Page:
Elite Influence on Public Opinion in an Informed Electorate

American Political Science Review, Vol. 105, No. 3, pp. 496-515, August 2011

20 Pages Posted: 12 Feb 2012 Last revised: 17 Feb 2012

See all articles by John G. Bullock

John G. Bullock

Northwestern University - Department of Political Science

Date Written: April 2, 2011

Abstract

An enduring concern about democracies is that citizens conform too readily to the policy views of elites in their own parties, even to the point of ignoring other information about the policies in question. This article presents two experiments that suggest an important condition under which the concern may not hold. People are rarely exposed to even modest descriptions of policies, but when they are, their attitudes seem to be affected at least as much by those descriptions as by cues from party elites. The experiments also include measures of the extent to which people think about policy, and contrary to many accounts, they suggest that party cues do not inhibit such thinking. This is not cause for unbridled optimism about citizens’ ability to make good decisions, but it is reason to be more sanguine about their ability to use information about policy when they have it.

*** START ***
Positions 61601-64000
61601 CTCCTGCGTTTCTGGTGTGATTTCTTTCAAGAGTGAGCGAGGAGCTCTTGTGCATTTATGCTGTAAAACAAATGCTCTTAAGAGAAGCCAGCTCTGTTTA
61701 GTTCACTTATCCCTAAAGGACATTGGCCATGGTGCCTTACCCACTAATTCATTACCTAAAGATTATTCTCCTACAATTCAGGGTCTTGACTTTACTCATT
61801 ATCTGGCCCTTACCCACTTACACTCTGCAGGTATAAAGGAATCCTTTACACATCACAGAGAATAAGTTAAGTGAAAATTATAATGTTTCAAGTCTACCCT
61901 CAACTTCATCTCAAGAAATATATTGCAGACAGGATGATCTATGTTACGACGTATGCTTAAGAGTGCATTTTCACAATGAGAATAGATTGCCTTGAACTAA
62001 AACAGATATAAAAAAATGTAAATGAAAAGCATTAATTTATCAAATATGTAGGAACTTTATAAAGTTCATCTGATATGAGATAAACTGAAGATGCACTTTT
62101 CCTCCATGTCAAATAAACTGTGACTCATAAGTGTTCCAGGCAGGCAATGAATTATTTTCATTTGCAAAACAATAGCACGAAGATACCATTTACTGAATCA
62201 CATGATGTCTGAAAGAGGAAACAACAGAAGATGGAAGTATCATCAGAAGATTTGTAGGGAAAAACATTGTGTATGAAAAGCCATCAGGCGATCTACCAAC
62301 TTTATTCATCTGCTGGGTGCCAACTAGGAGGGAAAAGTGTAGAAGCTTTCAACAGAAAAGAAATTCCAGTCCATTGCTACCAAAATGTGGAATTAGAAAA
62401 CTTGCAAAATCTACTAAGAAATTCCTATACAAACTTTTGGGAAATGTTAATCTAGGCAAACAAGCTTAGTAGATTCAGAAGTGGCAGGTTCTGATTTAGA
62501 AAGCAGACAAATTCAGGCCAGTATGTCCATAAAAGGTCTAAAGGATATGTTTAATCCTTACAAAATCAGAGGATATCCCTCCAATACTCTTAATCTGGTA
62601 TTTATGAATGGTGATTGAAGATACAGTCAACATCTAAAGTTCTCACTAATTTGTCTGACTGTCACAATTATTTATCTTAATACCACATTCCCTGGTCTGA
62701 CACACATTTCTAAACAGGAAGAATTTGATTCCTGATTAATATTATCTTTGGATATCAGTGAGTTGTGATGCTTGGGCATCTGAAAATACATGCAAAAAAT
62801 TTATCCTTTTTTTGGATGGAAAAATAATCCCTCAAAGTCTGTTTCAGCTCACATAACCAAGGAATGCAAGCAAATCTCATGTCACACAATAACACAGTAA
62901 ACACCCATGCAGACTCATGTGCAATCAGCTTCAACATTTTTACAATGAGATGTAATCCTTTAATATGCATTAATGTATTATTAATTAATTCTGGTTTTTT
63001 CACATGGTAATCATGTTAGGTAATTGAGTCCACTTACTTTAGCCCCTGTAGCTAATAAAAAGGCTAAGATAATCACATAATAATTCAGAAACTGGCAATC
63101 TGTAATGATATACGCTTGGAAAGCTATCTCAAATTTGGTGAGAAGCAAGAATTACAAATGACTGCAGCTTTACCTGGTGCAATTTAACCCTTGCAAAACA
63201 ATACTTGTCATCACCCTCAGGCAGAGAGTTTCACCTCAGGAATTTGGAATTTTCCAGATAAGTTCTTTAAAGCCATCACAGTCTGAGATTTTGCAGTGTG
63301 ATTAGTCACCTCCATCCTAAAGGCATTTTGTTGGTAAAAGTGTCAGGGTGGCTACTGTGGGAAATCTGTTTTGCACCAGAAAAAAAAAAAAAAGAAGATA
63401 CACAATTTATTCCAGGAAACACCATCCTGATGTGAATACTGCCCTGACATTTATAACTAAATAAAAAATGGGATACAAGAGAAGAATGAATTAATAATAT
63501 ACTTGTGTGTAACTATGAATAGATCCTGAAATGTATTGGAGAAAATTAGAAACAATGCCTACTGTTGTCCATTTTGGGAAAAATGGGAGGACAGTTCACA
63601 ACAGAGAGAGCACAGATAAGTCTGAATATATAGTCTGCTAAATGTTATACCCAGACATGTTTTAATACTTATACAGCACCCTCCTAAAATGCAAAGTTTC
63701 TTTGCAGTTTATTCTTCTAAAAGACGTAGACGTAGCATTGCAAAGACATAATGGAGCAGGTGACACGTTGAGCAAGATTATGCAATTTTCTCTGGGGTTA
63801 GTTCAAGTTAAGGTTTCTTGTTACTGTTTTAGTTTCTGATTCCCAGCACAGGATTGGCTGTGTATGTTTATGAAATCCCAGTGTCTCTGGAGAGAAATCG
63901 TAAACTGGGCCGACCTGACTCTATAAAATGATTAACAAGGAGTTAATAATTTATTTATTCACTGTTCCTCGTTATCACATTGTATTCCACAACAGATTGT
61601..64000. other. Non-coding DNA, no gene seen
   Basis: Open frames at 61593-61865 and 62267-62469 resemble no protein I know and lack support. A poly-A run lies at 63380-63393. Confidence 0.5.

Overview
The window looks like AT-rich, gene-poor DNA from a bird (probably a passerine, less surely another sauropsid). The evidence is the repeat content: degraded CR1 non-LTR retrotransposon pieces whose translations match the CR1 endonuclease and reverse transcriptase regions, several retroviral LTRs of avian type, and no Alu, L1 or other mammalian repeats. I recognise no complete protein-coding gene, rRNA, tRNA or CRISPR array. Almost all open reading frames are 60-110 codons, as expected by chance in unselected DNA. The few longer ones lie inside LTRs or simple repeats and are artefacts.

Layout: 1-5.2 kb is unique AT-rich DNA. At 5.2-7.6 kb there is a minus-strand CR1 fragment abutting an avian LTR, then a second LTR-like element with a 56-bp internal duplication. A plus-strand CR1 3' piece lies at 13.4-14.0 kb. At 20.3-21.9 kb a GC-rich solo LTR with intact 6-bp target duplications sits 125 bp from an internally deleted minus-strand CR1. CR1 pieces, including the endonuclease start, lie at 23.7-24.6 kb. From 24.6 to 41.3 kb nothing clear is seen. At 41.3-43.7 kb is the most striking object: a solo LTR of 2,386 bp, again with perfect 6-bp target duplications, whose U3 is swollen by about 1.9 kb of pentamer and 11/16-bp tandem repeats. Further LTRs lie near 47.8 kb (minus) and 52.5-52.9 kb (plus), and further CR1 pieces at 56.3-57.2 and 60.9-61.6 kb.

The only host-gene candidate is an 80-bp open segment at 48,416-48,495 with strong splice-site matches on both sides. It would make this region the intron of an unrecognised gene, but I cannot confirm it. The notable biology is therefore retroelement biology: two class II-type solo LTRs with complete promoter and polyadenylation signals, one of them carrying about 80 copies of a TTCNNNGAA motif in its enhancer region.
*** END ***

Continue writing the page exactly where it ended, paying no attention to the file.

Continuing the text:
Keywords: public opinion, elite, political psychology, partisanship, party cues, party labels, party endorsements, cues, elite cues, source cues, heuristics, biasses, health care, Obamacare, Medicaid, need for cognition, policy information, political information, political behavior

Suggested Citation

Bullock, John G., Elite Influence on Public Opinion in an Informed Electorate (April 2, 2011). American Political Science Review, Vol. 105, No. 3, pp. 496-515, August 2011, Available at SSRN: https://ssrn.com/abstract=2003593

John G. Bullock (Contact Author)

Northwestern University - Department of Political Science ( email )

601 University Place (Scott Hall)
Evanston, IL 60201
United States

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